Charlize Theron Has Opened Up Again About Her Traumatic Childhood

Theron has spoken out about her alcoholic, abusive father and his subsequent death, at the hands of her mother

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Charlize Theron is known for her hard-as-nail roles in movies such as Mad Max and her Oscar Winning film Monster.

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And the 41-year-old South African is also made of stern stuff off the silver screen.

She has been relatively open about her childhood, which saw her suffer under an abusive relationship between her parents.

Her alcoholic father was physically abusive to her mother, Gerda, and verbally abusive to her as a child.

This culminated in the eventual killing of her father at the hands of her mother.

Charlize Theron and her mother, Gerda

In a 2004 interview with Diane Sawyer, she spoke publicly about how her father returned home, drunk, when she was only 15. He shot into her bedroom, and Charlize's mother shot him dead to stop him.

The court agreed with her explanation that it was in self-defence.

Now she has spoken out further on the incident, discussing how her teenage self dealt with the insurmountable horror she had witnessed.

Whilst promoting her newest film, Atomic Blonde, she spoke on the US radio show host Howard Stern about her past.

She told Stern that it took her a long time to deal with the death of her father:

I just pretended like it didn't happen. I didn't tell anybody — I didn't want to tell anybody. Whenever anybody asked me, I said my dad died in a car accident. Who wants to tell that story? Nobody wants to tell that story.

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It was partly her fear of other's reactions that kept her from speaking freely of the tragedy, 'They don't know how to respond to that. And I didn't want to feel like a victim. I struggled with that for many years until I actually started therapy.'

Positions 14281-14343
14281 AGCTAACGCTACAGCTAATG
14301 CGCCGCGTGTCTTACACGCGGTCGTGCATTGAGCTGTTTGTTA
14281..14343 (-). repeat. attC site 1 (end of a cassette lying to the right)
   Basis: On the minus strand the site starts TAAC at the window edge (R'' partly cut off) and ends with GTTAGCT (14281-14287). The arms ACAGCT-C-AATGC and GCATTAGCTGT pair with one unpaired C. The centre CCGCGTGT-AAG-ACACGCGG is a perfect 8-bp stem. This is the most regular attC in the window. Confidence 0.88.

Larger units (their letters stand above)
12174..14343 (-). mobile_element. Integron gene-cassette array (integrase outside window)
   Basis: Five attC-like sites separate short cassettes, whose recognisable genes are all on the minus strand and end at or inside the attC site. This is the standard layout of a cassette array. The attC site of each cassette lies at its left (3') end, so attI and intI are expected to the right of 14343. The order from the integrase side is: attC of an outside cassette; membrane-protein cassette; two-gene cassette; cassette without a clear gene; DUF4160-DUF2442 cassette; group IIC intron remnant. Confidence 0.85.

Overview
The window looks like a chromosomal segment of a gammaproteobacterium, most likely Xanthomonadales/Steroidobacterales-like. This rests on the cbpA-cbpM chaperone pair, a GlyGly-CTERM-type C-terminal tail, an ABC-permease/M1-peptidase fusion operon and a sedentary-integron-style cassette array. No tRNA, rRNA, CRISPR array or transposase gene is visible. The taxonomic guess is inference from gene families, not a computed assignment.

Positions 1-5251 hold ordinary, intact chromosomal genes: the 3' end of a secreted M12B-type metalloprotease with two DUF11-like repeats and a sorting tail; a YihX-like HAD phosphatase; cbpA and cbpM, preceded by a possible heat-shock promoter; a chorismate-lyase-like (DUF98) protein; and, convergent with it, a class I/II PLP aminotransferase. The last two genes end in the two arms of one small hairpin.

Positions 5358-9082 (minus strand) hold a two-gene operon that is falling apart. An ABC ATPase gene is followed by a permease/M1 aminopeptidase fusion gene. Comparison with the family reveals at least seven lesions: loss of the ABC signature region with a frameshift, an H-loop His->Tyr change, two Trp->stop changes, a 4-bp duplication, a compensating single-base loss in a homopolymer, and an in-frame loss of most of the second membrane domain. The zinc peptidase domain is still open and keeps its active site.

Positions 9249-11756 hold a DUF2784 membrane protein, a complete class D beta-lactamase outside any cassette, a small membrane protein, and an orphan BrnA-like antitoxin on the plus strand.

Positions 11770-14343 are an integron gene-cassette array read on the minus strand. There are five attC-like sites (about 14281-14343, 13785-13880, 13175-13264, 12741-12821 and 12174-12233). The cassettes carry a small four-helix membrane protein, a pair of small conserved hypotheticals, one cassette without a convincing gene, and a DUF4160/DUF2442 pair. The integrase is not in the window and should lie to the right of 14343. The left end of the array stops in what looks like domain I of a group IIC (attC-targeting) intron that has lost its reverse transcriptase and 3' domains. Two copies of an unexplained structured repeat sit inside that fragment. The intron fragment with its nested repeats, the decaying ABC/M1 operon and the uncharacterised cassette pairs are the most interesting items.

She only started therapy in her late 20s and early 30s, meaning she spent 10 years avoiding the truth of the situation.

And she learned that although the killing itself was traumatic, it was actually the daily stress and fear of living with an alcoholic, abusive father that made more of an impact on her,

I think what more affected me for my adult life that happened in my childhood was more the every day living of a child living in the house with an alcoholic and waking up not knowing what was going to happen. And not knowing how my day was going to go and all of it dependent on somebody else and whether he was not going to drink or drink.

She also spoke of the awe she feels towards her mother in how she dealt with it:

I have an incredible mother… She's a huge inspiration in my life. She's never really had therapy. So a mother who never really had therapy dealing with something like that — trying to get your child out of that. Her philosophy was 'This is horrible. Acknowledge that this is horrible. Now make a choice. Will this define you? Are you going to sink or are you going to swim?' That was it.

You can listen to the entire interview here:

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